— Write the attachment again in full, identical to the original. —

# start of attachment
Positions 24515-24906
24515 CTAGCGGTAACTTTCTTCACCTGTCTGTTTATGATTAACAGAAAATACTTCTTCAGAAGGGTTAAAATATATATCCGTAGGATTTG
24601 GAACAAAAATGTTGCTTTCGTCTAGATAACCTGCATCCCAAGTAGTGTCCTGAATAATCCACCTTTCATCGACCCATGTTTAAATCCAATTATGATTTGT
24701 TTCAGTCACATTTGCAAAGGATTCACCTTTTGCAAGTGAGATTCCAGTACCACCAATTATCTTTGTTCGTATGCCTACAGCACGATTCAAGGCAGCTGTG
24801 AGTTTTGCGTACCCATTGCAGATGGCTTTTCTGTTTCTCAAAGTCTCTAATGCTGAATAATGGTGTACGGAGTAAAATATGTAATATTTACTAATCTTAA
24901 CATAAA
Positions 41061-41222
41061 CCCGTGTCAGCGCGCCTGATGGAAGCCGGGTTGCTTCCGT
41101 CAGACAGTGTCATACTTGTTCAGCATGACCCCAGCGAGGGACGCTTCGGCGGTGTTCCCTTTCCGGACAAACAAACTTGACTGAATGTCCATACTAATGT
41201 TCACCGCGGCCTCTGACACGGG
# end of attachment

Positions 24515-24906
24515 CTAGCGGTAACTTTCTTCACCTGTCTGTTTATGATTAACAGAAAATACTTCTTCAGAAGGGTTAAAATATATATCCGTAGGATTTG
24601 GAACAAAAATGTTGCTTTCGTCTAGATAACCTGCATCCCAAGTAGTGTCCTGAATAATCCACCTTTCATCGACCCATGTTTAAATCCAATTATGATTTGT
24701 TTCAGTCACATTTGCAAAGGATTCACCTTTTGCAAGTGAGATTCCAGTACCACCAATTATCTTTGTTCGTATGCCTACAGCACGATTCAAGGCAGCTGTG
24801 AGTTTTGCGTACCCATTGCAGATGGCTTTTCTGTTTCTCAAAGTCTCTAATGCTGAATAATGGTGTACGGAGTAAAATATGTAATATTTACTAATCTTAA
24901 CATAAA
Positions 41061-41222
41061 CCCGTGTCAGCGCGCCTGATGGAAGCCGGGTTGCTTCCGT
41101 CAGACAGTGTCATACTTGTTCAGCATGACCCCAGCGAGGGACGCTTCGGCGGTGTTCCCTTTCCGGACAAACAAACTTGACTGAATGTCCATACTAATGT
41201 TCACCGCGGCCTCTGACACGGG